by | May 28, 2024 | Government

Acadiana’s Pride tests the meaning of loving one’s neighbor

Kirk Alexander walked beneath the General Alfred Mouton statue every Saturday morning as a child.  The Confederate’s stoney gaze and folded arms loomed in front of old Lafayette City Hall where he helped his father clean.   During summer months, Alexander also passed by Mouton delivering The Daily Advertiser along Jefferson Street.

By junior high, Alexander knew enough about the Civil War and slavery to reject Lafayette’s use of public property to honor one who fought to keep his ancestors’ enslaved. He left Lafayette at eighteen to enlist in the Navy.  He served twenty-one years, got saved, retired, and became a pastor in Virginia for several years.   In 2015, after being away for thirty years, Alexander returned to Lafayette to serve as a pastor of Christ Church.  

Pastor Alexander’s childhood conclusions about Mouton’s statue stayed with him.  He still believed its prominent public location was divisive.  As a pastor, he drew upon scripture to inform his advocacy to move the statue.   He relied upon Ephesians 2:14-16’s teaching that Christ came to break down the “middle wall of separation” that divides ethnicities.  He asserted that Mouton’s location unbiblically pitted blacks and whites against one another. Fueling this divisiveness was Mouton’s reported history of vigilante actions against black freedmen in the 1850’s and the white supremacy ideology behind the statue’s erection. 

Alexander linked up with Move the Mindset’s efforts to move the Mouton statue in 2016.  While continuing to support its removal, he separated from the group due to ideological differences.  Nevertheless, through the efforts of a broad coalition of citizens and politicians, Mayor-President Josh Guillory and Lafayette’s City Council commissioned and removed Mouton’s statue in July of 2021.  A community healing, at least on this issue, followed its removal.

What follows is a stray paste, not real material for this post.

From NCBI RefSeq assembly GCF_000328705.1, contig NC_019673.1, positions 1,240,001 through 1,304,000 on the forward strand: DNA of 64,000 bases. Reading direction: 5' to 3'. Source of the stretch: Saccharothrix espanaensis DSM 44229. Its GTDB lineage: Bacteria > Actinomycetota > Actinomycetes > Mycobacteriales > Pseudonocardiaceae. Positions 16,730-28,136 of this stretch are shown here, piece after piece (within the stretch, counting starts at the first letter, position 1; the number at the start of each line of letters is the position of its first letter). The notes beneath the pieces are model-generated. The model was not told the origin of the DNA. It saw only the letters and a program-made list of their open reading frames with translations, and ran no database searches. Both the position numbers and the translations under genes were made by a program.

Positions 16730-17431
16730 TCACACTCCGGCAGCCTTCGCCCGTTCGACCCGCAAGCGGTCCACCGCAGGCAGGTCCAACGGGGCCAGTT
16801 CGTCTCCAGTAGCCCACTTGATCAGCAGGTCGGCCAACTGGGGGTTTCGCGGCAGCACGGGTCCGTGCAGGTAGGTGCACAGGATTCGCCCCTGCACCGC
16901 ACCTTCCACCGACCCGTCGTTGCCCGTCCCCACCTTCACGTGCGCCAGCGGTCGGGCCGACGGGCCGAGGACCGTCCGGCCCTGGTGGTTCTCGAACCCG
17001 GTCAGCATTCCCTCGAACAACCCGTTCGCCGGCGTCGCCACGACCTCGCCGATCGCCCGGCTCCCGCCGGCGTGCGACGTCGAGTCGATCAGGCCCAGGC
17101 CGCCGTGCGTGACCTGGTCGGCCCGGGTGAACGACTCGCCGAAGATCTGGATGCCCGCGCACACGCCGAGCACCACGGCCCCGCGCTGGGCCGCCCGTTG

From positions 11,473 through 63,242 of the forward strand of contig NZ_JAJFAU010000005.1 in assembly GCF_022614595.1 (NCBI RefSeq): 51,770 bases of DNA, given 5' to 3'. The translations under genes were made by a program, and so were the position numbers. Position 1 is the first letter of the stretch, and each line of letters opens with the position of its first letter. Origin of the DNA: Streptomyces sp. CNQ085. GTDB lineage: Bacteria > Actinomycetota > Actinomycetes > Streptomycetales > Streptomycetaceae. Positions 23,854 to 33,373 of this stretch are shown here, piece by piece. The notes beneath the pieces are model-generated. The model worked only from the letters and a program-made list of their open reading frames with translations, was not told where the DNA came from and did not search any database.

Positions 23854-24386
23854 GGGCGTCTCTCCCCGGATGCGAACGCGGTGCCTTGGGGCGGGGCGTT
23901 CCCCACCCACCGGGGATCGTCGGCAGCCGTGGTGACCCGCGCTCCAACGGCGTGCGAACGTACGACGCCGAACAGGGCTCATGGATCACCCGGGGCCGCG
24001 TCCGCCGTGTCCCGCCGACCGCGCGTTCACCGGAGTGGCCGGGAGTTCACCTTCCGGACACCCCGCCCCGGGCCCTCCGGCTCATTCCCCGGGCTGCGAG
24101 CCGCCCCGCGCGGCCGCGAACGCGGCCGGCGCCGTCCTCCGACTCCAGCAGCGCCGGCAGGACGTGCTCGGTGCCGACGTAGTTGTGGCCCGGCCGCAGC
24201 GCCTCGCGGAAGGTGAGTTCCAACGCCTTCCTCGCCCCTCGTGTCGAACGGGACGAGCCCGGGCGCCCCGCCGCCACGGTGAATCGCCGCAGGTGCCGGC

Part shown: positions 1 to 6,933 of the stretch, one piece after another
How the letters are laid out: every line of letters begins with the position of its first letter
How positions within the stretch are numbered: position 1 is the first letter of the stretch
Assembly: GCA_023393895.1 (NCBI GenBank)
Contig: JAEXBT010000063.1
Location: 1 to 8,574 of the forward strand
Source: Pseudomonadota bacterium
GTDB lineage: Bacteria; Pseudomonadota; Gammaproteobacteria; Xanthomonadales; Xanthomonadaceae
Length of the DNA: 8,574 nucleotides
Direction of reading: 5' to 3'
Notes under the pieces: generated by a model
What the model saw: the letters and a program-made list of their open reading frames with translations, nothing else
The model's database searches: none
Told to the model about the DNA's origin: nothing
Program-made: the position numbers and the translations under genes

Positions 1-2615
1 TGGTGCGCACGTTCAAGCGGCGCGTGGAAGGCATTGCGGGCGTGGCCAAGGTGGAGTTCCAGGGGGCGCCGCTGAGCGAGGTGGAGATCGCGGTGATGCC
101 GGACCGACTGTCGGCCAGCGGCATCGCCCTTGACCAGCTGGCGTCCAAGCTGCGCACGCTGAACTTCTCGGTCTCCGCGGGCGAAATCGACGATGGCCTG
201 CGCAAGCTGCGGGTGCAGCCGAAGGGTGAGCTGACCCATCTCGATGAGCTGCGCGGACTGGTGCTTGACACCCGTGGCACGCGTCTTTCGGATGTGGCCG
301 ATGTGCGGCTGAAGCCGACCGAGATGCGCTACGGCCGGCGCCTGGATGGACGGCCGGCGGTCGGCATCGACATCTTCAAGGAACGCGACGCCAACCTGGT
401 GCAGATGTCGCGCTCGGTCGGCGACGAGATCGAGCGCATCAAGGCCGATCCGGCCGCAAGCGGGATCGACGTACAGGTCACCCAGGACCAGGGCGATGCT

Pastor Kirk Alexander


In June of 2021, mere weeks before the removal of the Mouton statue, for the first time in Lafayette’s history, its City Council signed a proclamation declaring June to be Pride month.  Council members Liz Hebert, Nanette Cook, Glenn Lazard and Pat Lewis signed the proclamation.  Councilman Andy Naquin was the lone holdout.   For years before 2021, Lafayette mayor-presidents and councils steadfastly stood against pressure to proclaim June to be Pride Month. The ironic timing of the Council’s divisive step so close to the removal of the divisive Mouton statue and its abdication of its biblical duty to be ministers of good (Romans 13:4) is not lost on Alexander. Hebert, Cook, Lazard and Lewis signed similar proclamations in 2022 and 2023. Naquin abstained.

Downtown Lafayette Unlimited and LUS email

Acadiana’s Pride Parade in Lafayette has grown rapidly since 2021in attendance, including children, along with its expanded use of public resources.  In 2023, Downtown Lafayette Unlimited (DLU) coordinated with the City and LUS crews the use of city light posts and crews to install Pride pennants.  A citizen’s public records request provided to Covenant Spotlight revealed that emails between Heidi Tweedel with Lafayette Utility Systems (LUS) and Anna-Laura Edmiston of Downtown Lafayette Unlimited (DLU) coordinated the placement of twenty Pride banners on city light posts along the 200 and 300 block of Jefferson Street by LUS crews. 

Upon inquiry, then Mayor-President Guillory’s administration distanced itself from direct responsibility for the use of taxpayer resources to support the Pride parade.  It asserted that DLU required the installation of the Pride banners under the terms of its contract with the City-Parish.